Develop Safety Features. Safety application developers can create new opportunities to improve vehicle safety at intersections using DSRC technology. Research shows that DSRC has the potential to prevent millions of crashes at intersections (2019-01354). The United States Department of Transportation (USDOT) has field tested DSRC-based V2V and V2I initiatives for buses, including warnings regarding pedestrians in crosswalks and vehicles turning right in front of buses. DSRC functionality has been successful, and there is room to improve safety applications that utilize DSRC (2014-00972).

Prioritize Public Transportation. DSRC technology can adjust green light time. By holding traffic lights on the green phase, the efficiency and reliability of the public transportation network can be improved. This is especially important when buses are running late, as DSRC technology at intersections can help buses get back on schedule by holding green lights (2019-01349).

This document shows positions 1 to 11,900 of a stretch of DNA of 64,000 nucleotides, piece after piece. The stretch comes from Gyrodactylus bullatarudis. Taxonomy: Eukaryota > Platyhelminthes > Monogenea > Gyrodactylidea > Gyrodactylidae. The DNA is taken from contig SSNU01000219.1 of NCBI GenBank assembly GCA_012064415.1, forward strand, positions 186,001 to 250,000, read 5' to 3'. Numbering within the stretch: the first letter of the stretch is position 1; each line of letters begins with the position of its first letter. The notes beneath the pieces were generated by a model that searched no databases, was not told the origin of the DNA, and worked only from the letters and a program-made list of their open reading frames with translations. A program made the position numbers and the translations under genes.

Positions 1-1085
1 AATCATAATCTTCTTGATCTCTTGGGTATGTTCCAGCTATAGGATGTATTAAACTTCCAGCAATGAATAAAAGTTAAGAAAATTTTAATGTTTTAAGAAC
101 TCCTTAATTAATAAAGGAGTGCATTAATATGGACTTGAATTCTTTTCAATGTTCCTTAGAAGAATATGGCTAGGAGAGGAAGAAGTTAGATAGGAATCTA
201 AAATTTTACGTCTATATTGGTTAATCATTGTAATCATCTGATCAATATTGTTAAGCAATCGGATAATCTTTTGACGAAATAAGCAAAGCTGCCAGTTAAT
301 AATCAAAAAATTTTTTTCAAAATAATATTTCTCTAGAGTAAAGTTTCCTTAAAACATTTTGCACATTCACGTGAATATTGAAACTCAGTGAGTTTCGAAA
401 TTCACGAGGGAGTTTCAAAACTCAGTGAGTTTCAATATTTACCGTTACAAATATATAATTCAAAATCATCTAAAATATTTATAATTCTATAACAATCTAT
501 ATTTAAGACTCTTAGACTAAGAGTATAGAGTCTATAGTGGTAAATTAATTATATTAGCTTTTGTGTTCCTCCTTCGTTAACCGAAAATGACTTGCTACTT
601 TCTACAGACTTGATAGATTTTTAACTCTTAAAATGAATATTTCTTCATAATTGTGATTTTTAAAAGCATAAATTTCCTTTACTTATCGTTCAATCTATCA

Graphic showing a bus approaching a crosswalk at a SPAT-equipped signalized intersection with pedestrians in the crosswalk.
Depiction of SPaT technology concept. Source: USDOT

Reduce Fuel Consumption. SPaT data can support limiting fuel consumption through eco-routing features and Eco-Approach and Departure (EAD) applications. DSRC technology can send SPaT-based notices to drivers about vehicle speed. These messages can limit fuel consumption during deceleration and acceleration and reduce idling and stopping (2019-01355).

Manage Throughput. In addition to minimizing fuel consumption, communicating recommendations on speed adjustments to drivers can also improve overall throughput. Field tests and algorithms of the Safe Green Passage application have revealed a decrease in travel time. However, as traffic increased, travel times and stop delays also increased (2015-01034).